This week, ISIS released another video showcasing an atrocity. These broadcasts, which have become depressingly common of late, strive to exceed previous standards of brutality. This offering was of a different order. It was not a spectacle designed to top previous instances of barbarism, but another example of almost commonplace savagery. The men who met their ends on camera were two of Syria’s bravest: Bashir Abduladhim al-Saado and Faisal Hussain al-Habib. Associated with Raqqa Is Being Slaughtered Silently and other organisations which monitor and report upon ISIS crimes and excesses, they were accused of spying on the city’s tyrannical occupiers. Forced to confess, the two were shot through the head; the camera lingered, leering at their last moments.
This terrible act of violence differs from the thousands that have befallen Syria over the past four years in its immense, almost ironic tragedy. These men were activists, and they risked their lives in order to chronicle the horrors of theocratic rule. They were not affiliated with ISIS, or any jihadists for that matter. Instead, they were ordinary people, working against tremendous odds to do their private best. In other words, they were both ‘good guys’: decent, moderate and brave. In the parlance of those who attempt to denigrate the Syrian struggle for freedom — those who suggest that the only sides available are the tyrannical Assad regime and jihadists such as ISIS — they should not exist. Now they have been murdered, and every day those in their position are pushed further into the extreme situations that beget extremists. For many who oppose Syria’s revolution, their grim prediction has become a self-fulfilling prophecy.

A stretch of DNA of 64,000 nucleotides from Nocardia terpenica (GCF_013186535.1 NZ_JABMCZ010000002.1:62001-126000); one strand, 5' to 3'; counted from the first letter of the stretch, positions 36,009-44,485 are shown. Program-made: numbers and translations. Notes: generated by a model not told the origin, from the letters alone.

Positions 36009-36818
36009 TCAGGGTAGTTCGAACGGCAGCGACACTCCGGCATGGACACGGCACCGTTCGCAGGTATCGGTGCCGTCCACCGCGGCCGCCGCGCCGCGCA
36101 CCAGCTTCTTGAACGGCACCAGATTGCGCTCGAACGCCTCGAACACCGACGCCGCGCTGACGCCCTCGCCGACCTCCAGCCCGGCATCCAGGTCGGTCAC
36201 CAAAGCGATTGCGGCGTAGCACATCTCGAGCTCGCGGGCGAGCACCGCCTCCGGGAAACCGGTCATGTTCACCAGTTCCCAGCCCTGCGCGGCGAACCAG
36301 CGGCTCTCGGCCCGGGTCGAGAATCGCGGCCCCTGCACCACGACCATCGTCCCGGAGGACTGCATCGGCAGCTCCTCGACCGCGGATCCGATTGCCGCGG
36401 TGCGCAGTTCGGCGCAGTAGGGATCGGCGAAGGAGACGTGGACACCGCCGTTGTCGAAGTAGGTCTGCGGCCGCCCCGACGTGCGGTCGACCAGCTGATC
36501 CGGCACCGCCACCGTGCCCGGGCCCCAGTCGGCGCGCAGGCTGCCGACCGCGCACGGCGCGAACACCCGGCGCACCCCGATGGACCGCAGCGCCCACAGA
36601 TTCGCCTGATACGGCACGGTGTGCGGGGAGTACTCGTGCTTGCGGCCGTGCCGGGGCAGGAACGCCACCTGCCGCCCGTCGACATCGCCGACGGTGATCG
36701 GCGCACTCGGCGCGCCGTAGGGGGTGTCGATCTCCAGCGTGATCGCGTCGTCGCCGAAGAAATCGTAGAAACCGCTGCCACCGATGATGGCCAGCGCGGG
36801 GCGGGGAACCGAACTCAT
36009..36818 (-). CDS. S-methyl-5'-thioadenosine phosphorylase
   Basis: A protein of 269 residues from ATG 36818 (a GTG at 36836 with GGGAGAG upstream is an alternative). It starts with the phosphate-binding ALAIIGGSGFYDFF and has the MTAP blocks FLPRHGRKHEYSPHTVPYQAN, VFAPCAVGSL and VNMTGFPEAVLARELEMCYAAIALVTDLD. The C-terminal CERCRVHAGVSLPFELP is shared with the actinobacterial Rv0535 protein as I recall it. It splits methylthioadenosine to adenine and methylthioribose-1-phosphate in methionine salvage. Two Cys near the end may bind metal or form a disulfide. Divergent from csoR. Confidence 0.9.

Another man whose story is steeped in similar tragedy is Abdelbasset al-Sarout: his personal history could be seen as representative of the cataclysm which has befallen Syria at large. Sarout first rose to prominence as a peaceful protester and legendary opposition figure in the halcyon days of the revolution’s beginning in 2011. With his natural good looks and seemingly effortless charisma, he transfixed restive crowds in protest. His past as a promising young goalkeeper added some sporting lustre to his magnetism, which was further enhanced by his habit of singing. In the documentary Return to Homs, which prominently features Sarout, he can be seen standing in front of thousands, arresting attention and galvanizing protest with the power of song alone.
Those days were not to last for long, however, and the documentary follows Sarout through his taking up the sword against the Assad regime’s brutal oppression. In this, he ceased to be a peaceful protestor and endorsed the use of violence to topple the regime, but he did so as a moderate and as a man whose primary concern was defending his home city, Homs, and his family from the violence visited upon them by others. Here, it seemed, there was some hope.